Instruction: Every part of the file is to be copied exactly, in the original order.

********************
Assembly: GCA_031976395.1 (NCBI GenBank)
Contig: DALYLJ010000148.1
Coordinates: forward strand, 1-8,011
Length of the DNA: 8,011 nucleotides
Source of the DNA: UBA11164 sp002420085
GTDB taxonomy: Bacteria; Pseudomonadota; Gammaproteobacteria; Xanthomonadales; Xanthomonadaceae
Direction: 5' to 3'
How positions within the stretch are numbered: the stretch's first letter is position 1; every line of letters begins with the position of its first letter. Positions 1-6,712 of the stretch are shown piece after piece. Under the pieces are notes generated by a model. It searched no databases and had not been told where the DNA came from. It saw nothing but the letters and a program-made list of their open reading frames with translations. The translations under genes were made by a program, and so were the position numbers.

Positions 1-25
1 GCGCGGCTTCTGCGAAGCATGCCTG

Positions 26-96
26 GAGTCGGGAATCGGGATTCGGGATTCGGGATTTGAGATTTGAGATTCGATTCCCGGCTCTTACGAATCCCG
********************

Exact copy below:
Assembly: GCA_031976395.1 (NCBI GenBank)
Contig: DALYLJ010000148.1
Coordinates: forward strand, 1-8,011
Length of the DNA: 8,011 nucleotides
Source of the DNA: UBA11164 sp002420085
GTDB taxonomy: Bacteria; Pseudomonadota; Gammaproteobacteria; Xanthomonadales; Xanthomonadaceae
Direction: 5' to 3'
How positions within the stretch are numbered: the stretch's first letter is position 1; every line of letters begins with the position of its first letter. Positions 1-6,712 of the stretch are shown piece after piece. Under the pieces are notes generated by a model. It searched no databases and had not been told where the DNA came from. It saw nothing but the letters and a program-made list of their open reading frames with translations. The translations under genes were made by a program, and so were the position numbers.

Positions 1-25
1 GCGCGGCTTCTGCGAAGCATGCCTG

Positions 26-96
26 GAGTCGGGAATCGGGATTCGGGATTCGGGATTTGAGATTTGAGATTCGATTCCCGGCTCTTACGAATCCCG